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The power of play time

canberra mum, toddler sleep, preschooler sleep, baby naps, playtime, toddler play ideas,

Play time is an important part of childhood development. Play helps children grow, learn, communicate, connect and develop. Every child of every age should be exposed to opportunities to play; both alone and with company. The power of play time should not be underestimated. But have you ever considered the impact of play on your child's sleep? Enhance Sleep promotes the power of a ten minute, child-led episode play somewhere in the evening routine. Read on to find out why and what you may be missing out on by not offering this.


Play changes as children mature. Simple every day tasks that entertain young babies evolves into more complex games enriched by a growing imagination. Research has shown play encourages confidence, normal development, emotional regulation, language and strengthens bonds between child and play mate. Physical play is also celebrated for its reduction of childhood obesity.

You may have heard Enhance Sleep talk about an analogy that children have "Invisible buckets" that need to be constantly filled. Every day a parent is required to fill each emotional bucket with love, attention and the sharing of decision making. Depleted metaphorical buckets can leave children to looking to refill their bucket in less desirable ways. Are you struggling with bedtime battles? Stalling tactics to get your attention? Whinging, crying, hitting or biting? Understanding your child's figurative bucket is low could be the reason. Yes, you heard me right, a child who's bucket is filled is more likely to play independently, settle for bedtime easier and sleep better at night.

The dishes can wait; instead make a conscious decision to accept your child's invitation to play. Laughter really is the best medicine.

Today's lifestyles and mobile devices mean parents are often not as available to their children. On such days (we have all had them as parents) power struggles, tantrums, tears and frustration are often observed. It seems the busier we get as parents the harder parenting becomes.


Simple actions of extra cuddles could work but more often than not more connection is needed. This is more than attending gymnastics or swimming lessons. The true benefits come from unstructured, unscheduled and child-led play. Enhance Sleep encourages you to

🌟 Turn off all devices

🌟 Set aside 10minutes without interruption (ideally in the evening time between dinner and bed)

🌟 Offer your child an invitation to play. Let them lead the game. Do not try to change the direction of the game. Laugh more; it really is the best medicine.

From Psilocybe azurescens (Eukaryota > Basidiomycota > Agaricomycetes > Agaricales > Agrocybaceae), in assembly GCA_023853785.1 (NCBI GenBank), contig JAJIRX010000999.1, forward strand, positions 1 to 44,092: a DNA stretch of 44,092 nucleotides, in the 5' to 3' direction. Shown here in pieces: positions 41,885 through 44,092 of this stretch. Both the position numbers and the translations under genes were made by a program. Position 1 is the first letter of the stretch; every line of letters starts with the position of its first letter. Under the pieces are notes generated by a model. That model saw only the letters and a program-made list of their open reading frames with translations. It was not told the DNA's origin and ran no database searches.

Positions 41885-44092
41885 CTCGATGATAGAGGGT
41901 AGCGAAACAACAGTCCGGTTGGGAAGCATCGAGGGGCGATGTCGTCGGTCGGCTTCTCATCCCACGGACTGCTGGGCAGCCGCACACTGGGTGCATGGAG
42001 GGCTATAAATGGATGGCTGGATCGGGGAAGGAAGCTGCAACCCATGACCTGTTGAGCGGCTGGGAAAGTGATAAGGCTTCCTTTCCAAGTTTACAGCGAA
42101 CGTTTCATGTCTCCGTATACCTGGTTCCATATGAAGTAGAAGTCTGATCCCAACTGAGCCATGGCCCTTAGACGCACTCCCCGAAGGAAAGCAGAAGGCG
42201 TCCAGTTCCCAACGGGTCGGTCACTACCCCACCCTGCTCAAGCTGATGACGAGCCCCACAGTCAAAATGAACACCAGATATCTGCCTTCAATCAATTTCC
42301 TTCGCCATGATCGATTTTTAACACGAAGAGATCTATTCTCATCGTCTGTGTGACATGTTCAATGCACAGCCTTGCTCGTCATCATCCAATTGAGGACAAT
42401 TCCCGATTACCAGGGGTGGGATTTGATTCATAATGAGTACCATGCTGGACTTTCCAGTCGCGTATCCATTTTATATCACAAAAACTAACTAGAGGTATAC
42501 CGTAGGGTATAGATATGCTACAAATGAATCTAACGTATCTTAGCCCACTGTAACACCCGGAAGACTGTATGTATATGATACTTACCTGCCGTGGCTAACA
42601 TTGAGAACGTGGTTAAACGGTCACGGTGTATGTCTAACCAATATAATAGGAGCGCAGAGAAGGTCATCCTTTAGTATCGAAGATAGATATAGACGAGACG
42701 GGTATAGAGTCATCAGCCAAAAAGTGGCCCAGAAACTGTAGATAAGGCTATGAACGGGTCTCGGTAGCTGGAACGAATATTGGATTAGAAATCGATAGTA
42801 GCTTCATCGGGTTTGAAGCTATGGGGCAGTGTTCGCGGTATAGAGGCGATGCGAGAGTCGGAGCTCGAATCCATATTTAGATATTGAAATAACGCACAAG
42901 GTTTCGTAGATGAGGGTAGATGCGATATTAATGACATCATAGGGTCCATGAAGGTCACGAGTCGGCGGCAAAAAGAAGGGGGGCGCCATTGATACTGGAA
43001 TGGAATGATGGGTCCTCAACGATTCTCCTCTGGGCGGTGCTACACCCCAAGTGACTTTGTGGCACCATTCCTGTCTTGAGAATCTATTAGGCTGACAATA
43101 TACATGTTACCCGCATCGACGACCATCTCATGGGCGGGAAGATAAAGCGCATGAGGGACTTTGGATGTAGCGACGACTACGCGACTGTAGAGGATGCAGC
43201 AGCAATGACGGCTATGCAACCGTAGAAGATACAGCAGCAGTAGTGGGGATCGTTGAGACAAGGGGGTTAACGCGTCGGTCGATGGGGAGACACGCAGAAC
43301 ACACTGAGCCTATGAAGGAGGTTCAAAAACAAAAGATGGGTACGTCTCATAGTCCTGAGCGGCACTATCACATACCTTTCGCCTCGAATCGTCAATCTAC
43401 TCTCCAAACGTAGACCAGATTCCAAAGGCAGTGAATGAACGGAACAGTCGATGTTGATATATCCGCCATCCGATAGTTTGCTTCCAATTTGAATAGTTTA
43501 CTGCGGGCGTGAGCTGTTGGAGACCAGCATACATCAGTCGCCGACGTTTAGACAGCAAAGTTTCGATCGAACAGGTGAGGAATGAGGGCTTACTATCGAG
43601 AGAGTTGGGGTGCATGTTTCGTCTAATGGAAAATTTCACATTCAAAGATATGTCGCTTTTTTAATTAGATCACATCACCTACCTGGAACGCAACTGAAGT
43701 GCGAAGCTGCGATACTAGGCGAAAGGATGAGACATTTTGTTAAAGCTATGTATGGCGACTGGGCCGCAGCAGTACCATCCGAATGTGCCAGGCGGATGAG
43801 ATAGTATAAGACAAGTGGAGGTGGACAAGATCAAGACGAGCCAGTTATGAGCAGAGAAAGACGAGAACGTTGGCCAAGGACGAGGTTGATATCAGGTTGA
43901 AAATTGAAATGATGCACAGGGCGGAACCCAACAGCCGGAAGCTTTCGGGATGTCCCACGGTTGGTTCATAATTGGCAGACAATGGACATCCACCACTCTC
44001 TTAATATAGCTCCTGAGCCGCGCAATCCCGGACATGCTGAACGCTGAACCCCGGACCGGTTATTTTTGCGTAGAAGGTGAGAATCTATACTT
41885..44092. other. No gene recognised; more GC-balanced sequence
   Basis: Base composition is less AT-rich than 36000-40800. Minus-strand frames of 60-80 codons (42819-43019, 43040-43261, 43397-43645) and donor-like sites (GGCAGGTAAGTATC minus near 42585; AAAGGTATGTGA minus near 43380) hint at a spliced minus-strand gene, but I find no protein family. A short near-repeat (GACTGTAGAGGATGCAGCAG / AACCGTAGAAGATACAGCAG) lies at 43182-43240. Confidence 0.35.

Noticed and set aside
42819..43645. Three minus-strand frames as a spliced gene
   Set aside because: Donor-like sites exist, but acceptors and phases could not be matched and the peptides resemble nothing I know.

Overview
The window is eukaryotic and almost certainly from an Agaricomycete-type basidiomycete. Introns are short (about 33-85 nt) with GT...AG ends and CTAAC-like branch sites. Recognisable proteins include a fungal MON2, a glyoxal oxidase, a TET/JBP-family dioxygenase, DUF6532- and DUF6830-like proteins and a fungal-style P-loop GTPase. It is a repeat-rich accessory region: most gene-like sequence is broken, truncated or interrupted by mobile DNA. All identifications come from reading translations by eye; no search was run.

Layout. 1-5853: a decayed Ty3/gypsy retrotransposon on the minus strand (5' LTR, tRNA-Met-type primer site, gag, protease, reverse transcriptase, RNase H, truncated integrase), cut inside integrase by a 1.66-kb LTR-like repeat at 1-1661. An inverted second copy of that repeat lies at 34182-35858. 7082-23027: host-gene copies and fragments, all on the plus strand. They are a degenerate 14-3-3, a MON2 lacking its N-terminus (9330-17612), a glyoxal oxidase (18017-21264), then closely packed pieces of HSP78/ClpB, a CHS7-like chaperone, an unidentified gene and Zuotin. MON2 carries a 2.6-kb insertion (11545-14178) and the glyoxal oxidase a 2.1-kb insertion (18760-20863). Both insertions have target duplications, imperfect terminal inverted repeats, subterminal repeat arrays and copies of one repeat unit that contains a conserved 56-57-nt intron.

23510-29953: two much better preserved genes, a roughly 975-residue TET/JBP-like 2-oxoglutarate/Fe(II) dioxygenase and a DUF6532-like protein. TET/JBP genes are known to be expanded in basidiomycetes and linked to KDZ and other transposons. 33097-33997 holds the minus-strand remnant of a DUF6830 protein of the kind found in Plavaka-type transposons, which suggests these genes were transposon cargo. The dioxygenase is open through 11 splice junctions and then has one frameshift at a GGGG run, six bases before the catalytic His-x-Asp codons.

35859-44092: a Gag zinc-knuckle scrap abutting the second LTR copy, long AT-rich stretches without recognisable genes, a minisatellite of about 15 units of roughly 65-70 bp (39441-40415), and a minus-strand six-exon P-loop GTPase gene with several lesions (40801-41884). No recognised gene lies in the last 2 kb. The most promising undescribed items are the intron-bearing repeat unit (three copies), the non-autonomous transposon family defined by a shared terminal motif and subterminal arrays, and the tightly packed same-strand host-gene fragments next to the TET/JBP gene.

🌟 Rough and tumble, lego, blowing bubbles in the bath, role play, dolls, musical instruments, read books, puzzles or colouring.

🌟 Allowing your child to choose and lead the game is a positive way to refill their power/control bucket

🌟 The game itself, connecting with you, refills their love/attention bucket.

Ten minutes of uninterrupted, child-led play is the power tool of parenting. .

In summary, it is well known children need to sit less and play more. Play is more than just physical activity. Play offers opportunity to connect, develop and grow. Child-led play time offers opportunity for young children to feel in control, loved and therefore attention seeking behaviour is sought for less in the hours before sleep arrives.

Sleep deprivation is torture. Tessa Gow is a midwife and certified sleep consultant working with families across the globe. She offers nurturing methods with lasting results. Let her be the support and guidance you need to get through this. On the other side of a consultation with Enhance Sleep is rested, functioning families. Take the first step towards healthy sleep by contacting me today.


The importance of play in promoting healthy child development and maintaining strong parent - child bonds. Ginnsburg, K (2007) Paediatrics Journal. Journal link here

Associations of outdoor play and screen time with nocturnal sleep duration and pattern among young children. Xu, H. Wen, L.M. Hardy, L. Rissel, C. (2016) PubMed. Journal link here

Physical activity, screen time and sleep duration of children aged 6-9 years in 25 countries: An analysis within the WHO European Childhood Obesity Surveillance Initiative. Whiting et al (2015-207) PubMed publication. Journal link here


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